There’s one question a hiring manager will never ask you, but the answer is crucial in determining whether or not you’ll be offered the job:
“Is this person a good fit for my workplace?”
[See the best careers for 2010.]
Basically, interviewers need to know if you’re the kind of man or woman with whom they, and their employees, would want to spend eight or more hours, every day. It’s that old issue of likability.
Of course, we know you are likable. But does the interviewer know it? How can you make sure? Fortunately, there is a way you can project that elusive quality.
In fact, you may already be doing it without even knowing.
It’s called matching the communication style of your interviewer, and it’s an enormously effective means to convince a hiring manager that you are the ideal person for the job.
Basically, you match your interviewer’s communication style simply by allowing the interviewer to set the tone. If he or she is crisp and all business, put on your best professional hat and behave likewise. If the mood is light and relaxed, you too should unbend a bit (within reason—you should never be more casual than the interviewer). If the interviewer offers a personal anecdote, consider sharing something of your own. Briefly.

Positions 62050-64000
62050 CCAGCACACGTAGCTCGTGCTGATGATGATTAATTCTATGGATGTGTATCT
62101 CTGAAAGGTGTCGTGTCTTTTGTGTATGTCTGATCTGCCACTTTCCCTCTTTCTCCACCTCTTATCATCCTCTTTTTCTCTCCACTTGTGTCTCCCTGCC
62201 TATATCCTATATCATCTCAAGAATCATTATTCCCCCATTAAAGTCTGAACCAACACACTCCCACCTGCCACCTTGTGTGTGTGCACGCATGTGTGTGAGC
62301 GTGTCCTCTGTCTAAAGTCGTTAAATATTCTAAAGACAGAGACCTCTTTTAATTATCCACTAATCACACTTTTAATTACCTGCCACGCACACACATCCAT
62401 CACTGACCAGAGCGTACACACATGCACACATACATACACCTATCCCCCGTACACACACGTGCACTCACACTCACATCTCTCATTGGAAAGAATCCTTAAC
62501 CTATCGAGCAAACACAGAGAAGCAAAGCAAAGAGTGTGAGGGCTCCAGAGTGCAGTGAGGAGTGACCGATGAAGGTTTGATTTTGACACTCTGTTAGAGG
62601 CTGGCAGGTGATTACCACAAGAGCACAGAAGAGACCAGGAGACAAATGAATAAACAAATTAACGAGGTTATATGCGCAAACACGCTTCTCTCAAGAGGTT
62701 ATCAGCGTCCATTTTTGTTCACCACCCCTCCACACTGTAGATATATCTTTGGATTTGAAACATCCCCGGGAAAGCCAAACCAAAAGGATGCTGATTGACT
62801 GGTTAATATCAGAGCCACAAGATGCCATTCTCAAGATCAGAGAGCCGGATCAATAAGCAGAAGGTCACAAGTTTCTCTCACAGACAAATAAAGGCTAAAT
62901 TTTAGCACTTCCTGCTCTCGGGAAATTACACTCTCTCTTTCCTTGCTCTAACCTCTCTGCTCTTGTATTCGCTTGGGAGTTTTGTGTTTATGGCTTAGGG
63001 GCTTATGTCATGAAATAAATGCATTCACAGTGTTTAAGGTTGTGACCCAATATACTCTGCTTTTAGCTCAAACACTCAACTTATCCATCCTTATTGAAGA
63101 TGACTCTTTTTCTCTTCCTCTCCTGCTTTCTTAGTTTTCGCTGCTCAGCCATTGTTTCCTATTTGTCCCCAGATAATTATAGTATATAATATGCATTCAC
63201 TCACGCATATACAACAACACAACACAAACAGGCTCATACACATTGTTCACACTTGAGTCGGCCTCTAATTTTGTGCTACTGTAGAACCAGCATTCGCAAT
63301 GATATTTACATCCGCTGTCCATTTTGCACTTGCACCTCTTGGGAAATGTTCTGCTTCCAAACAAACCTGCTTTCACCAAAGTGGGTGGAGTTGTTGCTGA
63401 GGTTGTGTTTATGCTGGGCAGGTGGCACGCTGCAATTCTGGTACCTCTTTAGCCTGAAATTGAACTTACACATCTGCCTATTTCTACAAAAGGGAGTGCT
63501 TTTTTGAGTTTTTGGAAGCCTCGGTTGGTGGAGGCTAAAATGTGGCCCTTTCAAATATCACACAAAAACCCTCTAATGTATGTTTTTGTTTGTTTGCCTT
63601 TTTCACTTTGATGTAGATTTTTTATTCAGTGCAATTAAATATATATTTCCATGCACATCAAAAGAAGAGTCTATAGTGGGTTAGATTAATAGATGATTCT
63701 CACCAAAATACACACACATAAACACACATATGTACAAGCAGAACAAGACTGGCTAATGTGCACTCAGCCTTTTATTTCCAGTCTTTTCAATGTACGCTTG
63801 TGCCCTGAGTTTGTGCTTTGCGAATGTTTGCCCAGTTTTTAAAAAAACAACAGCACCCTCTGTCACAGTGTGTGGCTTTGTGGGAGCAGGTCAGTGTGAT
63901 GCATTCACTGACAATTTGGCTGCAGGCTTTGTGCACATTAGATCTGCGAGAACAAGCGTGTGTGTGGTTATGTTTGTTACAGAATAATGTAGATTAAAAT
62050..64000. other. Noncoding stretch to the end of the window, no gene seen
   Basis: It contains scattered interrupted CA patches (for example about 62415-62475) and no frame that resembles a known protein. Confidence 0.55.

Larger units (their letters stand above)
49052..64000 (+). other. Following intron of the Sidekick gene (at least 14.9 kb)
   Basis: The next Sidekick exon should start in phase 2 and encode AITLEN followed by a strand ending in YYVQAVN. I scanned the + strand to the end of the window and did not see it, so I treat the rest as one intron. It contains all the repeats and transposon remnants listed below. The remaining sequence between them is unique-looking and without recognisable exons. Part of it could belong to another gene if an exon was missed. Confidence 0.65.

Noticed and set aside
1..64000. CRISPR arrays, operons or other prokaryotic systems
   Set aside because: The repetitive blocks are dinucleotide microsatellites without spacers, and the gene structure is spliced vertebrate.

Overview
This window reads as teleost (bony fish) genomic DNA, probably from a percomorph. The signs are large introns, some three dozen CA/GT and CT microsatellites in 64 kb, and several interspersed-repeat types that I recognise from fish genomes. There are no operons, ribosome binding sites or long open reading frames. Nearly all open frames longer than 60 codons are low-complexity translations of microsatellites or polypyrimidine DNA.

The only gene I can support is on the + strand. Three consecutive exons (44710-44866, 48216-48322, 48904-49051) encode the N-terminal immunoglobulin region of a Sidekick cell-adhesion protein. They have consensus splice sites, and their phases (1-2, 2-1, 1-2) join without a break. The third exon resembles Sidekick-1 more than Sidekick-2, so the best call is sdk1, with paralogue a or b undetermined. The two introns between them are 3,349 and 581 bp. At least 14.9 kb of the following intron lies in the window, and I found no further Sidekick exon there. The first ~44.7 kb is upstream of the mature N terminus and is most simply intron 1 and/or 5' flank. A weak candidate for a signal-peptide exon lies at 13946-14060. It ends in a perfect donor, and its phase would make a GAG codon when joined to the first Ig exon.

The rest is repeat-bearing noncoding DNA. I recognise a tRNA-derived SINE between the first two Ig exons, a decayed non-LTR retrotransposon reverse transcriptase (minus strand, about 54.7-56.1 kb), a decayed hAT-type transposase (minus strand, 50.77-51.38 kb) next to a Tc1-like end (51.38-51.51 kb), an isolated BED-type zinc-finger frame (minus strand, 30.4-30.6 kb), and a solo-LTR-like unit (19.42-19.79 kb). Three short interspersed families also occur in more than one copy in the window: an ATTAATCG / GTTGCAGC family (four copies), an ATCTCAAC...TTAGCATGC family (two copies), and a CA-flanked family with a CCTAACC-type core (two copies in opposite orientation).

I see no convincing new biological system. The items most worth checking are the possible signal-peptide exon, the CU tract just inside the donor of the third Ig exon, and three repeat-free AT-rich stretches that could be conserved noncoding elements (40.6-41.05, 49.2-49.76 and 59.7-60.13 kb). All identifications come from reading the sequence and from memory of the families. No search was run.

You may be wondering right now, Does this mean I should bury my own personality in an interview, be artificial, be a Yes Man/Woman?
No, no, and no.
Be yourself, but do so in light of your interviewer’s concerns. Your aim is to convince, to reassure, this person that you will be an asset to the team. The key here is to get out of your head and into the head of your interviewer. What is this person’s biggest problem? How can you solve it? How can you show that you’ll smoothly fit into the existing team?
A few other questions you may be wondering:
Isn’t this toadying? Only if you toady. It is possible to accommodate an interviewer’s style and tone without turning into a suck-up.
Shouldn’t my job interview be about my skills, qualifications, and experience? Of course it should. And it will be. But skills, degrees, and experience are not the only things employers are looking for. They want to know you will be a good coworker.
What if my interviewer is dysfunctional in some way? This is when you need to be extra compassionate. Maybe your interviewer is shy, inexperienced, tired, or just has poor social skills. Be kind. Reach out to that person. Think more about that person’s mental state than about your own. Help your interviewer to relax by being relaxed yourself.
Karen Burns is the author of the illustrated career advice book The Amazing Adventures of Working Girl: Real-Life Career Advice You Can Actually Use, recently released by Running Press. She blogs at www.karenburnsworkinggirl.com.